• Well, I use the toothpaste mother buys, whatever it is.

    At the end of the day I still have to pay a visit to the dentist for a real bleach.

  • kinzi, perhaps there is an upside to the homogeneity of communism 😀

    Shaden, I would ask my mother to do this for me but I suppose the fedex costs would have her slapping my head the next time she sees me 😀

  • so in the end what did u decide? was it colgate or crest? or did u go for the red, white and green multicolored one?? i always go for crest, but anyways, i completely agree.. i was once in a grocery store and i realized that they had over two freezers with a trillion different kinds of French Fries.. for god’s sake, they’re fries.. made from potatoes, its all gonna taste the same.. but yeah this is what this world has come to… and the very funny mahjoob joke at the end just put everything into place… laughed my heart out.. thanks for sharing.

  • A new habit I developped,I scan the boxes real fast and I get the cheapest one out of a very good brand like colgate or crest,so if it’s extra whitening or mint falvored and both are colgate I get the cheaper one,just to make sure it’s a good product from a trustworthy company but not a rip off because the box is all glittery silver.I don’t want to pay for teh packaging,as glamrous as it might be,the crazy thing is kids ones,they force me to buy a 4.5 jd box of toothpaste ,tiny size that doesn’t last 2 weeks just because there’s disney’s princesses on it,to avoid wasting my time explaining the marketing tricks they use to my 5 year old!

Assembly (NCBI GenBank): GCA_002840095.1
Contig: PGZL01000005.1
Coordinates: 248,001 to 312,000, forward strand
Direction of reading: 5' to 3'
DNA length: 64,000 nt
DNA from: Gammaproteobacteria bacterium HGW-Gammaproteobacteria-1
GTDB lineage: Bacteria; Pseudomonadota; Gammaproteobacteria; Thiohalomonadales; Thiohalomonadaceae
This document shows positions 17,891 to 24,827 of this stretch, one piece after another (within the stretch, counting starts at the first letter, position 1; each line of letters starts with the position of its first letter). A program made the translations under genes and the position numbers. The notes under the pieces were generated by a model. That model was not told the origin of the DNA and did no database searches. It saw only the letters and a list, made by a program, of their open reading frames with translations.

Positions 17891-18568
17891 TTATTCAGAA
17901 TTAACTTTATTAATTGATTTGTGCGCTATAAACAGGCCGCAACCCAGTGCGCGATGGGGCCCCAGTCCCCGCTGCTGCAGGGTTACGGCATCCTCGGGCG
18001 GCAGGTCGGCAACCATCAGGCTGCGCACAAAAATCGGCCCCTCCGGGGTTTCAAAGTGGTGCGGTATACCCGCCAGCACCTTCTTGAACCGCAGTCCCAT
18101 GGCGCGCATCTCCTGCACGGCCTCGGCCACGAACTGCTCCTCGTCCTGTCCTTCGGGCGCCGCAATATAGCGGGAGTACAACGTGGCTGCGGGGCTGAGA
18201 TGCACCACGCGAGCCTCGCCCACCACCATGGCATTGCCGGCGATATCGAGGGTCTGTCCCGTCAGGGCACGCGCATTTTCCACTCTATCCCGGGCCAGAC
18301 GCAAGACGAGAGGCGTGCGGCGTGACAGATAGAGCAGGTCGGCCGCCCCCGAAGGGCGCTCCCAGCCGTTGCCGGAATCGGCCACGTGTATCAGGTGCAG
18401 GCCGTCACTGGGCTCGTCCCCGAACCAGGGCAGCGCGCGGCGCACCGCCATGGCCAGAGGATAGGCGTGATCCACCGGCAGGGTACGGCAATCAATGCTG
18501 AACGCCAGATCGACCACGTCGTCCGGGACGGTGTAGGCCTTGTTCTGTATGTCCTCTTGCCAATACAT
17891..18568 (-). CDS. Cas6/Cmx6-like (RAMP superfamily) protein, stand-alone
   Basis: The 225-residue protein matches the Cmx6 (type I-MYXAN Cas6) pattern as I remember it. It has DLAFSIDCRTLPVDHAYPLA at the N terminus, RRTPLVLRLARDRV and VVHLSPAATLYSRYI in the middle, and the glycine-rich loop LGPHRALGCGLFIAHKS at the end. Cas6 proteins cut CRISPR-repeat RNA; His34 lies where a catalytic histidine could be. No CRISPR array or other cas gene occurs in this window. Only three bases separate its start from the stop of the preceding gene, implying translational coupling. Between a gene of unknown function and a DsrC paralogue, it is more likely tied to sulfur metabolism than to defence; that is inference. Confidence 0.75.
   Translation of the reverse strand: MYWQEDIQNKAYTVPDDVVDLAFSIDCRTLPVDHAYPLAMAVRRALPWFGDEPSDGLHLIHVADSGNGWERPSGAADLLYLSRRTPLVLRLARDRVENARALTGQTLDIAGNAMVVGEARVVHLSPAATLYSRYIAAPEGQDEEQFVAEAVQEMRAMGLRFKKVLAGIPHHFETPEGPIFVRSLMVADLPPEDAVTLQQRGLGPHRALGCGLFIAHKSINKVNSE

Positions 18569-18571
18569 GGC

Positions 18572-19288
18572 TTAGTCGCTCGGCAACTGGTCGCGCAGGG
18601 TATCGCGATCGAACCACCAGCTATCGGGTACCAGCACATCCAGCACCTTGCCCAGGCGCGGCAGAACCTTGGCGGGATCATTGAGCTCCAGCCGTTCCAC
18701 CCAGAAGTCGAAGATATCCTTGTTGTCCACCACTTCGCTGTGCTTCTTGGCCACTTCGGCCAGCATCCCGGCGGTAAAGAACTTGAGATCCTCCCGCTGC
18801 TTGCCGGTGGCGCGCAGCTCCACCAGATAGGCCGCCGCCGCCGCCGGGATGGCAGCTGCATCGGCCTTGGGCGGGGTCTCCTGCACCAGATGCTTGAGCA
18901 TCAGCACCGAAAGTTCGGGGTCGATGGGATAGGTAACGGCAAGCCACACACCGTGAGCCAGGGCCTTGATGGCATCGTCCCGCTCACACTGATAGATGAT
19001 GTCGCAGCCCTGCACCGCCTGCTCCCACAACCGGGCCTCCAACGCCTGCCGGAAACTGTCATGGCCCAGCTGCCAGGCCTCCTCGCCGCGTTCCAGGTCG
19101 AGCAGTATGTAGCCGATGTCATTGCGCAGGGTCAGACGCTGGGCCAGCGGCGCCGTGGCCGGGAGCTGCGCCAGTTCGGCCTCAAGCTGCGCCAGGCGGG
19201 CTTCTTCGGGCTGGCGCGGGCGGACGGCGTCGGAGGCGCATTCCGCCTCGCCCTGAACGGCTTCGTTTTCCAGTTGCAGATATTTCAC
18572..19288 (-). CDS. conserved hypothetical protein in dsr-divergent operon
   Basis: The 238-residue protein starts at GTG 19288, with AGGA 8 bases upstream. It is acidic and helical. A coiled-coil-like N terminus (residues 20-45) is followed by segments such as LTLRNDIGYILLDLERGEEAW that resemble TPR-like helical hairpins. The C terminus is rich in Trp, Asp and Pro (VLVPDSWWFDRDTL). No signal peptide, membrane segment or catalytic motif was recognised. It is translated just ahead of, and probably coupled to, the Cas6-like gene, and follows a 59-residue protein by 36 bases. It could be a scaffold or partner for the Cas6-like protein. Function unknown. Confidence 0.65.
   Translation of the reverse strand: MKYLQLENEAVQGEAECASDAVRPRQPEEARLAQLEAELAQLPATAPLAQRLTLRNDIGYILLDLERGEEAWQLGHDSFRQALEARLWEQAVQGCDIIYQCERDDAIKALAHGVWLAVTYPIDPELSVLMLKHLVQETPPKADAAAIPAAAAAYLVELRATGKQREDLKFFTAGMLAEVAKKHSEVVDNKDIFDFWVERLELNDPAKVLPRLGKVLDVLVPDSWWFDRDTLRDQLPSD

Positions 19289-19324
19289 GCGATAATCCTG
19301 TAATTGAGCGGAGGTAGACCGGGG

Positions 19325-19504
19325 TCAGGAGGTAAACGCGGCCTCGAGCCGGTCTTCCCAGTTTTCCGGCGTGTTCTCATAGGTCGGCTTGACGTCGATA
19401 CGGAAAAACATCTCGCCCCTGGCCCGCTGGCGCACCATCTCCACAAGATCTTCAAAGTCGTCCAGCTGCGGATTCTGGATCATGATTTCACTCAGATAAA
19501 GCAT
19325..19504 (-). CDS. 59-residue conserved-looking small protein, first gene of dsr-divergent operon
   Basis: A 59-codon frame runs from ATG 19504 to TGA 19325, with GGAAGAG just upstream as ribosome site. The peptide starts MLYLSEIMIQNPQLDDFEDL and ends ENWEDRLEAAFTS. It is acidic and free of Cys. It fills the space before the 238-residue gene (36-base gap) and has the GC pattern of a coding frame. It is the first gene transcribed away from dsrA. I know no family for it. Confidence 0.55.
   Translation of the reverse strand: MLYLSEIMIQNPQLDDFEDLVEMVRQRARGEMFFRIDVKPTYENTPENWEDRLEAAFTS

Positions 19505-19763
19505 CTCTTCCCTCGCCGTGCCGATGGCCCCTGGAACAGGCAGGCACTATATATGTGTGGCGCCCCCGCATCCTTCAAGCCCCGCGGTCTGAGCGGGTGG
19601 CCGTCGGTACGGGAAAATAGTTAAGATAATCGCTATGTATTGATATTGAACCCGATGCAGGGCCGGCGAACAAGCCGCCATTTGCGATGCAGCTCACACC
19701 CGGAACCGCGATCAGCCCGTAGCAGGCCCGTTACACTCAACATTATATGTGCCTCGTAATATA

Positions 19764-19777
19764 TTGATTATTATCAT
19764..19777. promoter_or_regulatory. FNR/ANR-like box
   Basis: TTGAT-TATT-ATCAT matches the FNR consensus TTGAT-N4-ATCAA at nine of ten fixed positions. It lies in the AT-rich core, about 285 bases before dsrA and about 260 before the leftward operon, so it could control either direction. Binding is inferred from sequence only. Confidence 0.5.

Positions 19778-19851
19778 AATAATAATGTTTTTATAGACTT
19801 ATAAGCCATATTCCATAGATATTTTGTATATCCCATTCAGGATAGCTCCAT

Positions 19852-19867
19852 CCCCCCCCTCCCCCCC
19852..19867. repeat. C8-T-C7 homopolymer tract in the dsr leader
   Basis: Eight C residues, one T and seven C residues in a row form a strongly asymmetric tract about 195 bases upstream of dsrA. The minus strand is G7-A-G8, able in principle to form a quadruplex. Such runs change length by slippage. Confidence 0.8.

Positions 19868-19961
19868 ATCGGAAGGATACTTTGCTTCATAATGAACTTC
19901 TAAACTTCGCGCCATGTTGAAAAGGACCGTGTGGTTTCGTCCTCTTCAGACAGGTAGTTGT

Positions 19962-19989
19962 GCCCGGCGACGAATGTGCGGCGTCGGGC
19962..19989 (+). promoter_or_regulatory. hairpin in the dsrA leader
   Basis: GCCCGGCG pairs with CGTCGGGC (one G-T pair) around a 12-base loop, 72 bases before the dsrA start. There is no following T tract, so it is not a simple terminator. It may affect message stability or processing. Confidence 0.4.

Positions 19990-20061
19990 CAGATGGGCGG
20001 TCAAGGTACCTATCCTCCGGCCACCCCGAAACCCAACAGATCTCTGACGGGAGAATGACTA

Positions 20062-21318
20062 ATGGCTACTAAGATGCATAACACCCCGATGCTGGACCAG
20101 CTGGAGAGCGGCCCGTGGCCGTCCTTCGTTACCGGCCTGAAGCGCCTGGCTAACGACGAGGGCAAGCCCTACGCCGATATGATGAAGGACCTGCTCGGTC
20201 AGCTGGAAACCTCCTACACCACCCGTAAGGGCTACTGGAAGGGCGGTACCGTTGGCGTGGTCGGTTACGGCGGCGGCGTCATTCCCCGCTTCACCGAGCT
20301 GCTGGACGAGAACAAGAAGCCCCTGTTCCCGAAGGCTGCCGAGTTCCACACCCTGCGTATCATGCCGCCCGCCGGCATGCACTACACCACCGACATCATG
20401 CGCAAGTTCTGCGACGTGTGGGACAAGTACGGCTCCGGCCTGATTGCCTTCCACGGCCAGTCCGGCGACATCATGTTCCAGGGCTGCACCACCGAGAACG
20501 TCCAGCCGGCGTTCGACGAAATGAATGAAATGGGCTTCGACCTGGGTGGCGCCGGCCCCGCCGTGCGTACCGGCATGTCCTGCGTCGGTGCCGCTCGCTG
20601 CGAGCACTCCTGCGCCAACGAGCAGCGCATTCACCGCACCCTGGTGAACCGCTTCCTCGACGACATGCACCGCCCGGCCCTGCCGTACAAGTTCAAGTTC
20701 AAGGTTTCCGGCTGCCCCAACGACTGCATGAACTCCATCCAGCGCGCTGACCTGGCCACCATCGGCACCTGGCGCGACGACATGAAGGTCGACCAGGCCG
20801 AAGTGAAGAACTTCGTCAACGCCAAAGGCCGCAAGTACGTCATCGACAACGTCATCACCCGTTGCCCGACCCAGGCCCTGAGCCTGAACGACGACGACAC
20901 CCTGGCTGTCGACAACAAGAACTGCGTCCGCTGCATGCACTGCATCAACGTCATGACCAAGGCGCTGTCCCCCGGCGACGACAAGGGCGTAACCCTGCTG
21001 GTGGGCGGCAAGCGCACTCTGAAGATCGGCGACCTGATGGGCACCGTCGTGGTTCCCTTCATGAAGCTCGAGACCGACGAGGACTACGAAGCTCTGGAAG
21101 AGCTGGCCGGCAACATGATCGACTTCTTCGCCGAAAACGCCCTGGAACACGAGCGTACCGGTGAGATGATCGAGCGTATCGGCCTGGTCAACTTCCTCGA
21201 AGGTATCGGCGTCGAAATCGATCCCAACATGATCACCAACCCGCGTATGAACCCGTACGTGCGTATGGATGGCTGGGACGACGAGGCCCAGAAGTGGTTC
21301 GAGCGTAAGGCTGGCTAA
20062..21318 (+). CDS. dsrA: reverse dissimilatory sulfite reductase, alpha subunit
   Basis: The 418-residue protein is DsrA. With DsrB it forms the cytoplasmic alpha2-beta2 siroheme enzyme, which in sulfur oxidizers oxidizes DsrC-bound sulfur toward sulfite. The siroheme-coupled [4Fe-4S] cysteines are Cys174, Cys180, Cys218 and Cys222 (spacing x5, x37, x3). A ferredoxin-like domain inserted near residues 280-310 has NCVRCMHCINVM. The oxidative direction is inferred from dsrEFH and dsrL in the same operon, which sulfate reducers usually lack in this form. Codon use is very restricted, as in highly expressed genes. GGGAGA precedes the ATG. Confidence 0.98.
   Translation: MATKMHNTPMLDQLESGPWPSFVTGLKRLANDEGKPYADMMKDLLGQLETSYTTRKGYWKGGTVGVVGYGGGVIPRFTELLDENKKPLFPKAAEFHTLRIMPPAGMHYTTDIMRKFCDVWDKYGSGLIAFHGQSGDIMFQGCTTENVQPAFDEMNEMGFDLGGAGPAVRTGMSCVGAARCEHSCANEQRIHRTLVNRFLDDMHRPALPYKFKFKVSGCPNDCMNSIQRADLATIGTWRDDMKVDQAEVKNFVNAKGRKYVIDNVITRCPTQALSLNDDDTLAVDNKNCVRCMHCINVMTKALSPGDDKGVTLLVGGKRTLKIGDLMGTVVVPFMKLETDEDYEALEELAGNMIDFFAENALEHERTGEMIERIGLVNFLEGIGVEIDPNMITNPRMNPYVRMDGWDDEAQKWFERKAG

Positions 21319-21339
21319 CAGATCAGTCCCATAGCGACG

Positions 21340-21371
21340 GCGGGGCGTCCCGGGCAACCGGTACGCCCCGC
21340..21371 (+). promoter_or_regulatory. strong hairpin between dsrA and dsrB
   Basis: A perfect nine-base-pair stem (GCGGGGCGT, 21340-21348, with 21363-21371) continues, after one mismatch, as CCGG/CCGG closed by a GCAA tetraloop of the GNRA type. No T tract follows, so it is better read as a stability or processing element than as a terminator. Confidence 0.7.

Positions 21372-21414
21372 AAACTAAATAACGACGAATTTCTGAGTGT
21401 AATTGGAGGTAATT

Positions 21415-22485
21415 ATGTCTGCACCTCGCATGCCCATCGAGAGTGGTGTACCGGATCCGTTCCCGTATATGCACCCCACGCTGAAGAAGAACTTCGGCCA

• Nas, I must admit, Iâ??m becoming largely acquainted with the non-news-feed entries of yours, keep the juice flowing!

    I think in the past 10 years, the consumer market have witnessed an explosion in terms of product diversification, for instance:

    We always had the straight forward 4 bar Kitkat (the one with -now Instinct- multiple wraps), gradually; two bar Kitkat was introduced, then three, then they offer mini-Kitkat, then the Kitkat Chunky (a cool concept by the way, realizing many people’s supersized food fantasies) and then they came out with Kitkat-white, along with Kitkat icecream! And this stands true to most familiar confectionaries.

    It’s the elusion of choice that manufacturers try to tangle its consumers with! With the adverse result of consumers wanting to “at least” try each type once (itâ??ll be more than once) until they find the product that “suits” them best, which will always be the plain old old-spice.

  • Being the avid card carrying fan of Trek, i can tell u that they didnâ??t have money, but they had credits that they used to buy things. Platinum was used to make bigger purchases and lithium crystals were used to buy parts for the ship. Watch Deep Space for further info

  • salam, it took me years to get to where you are. i tell ya…those aladdin tubes of toothpaste kept me in a marketing trance right through college 😀

    Basem, thanks. And yeah you may have a point here. I’m remembering when Coca Cola invented “new coke” and named the old one “classic coke” but then no one bought new coke. It was just too confusing.

    Fad, yeah but it was for trade, like a bartering system and on deep space most merchants just got “store credit” from star fleet, except for the ferangi. I saw an essay on this topic somewhere but I refused to read it at the time because it would’ve meant stepping into a totally different phase of star-trek-iness. I’m still living in denial.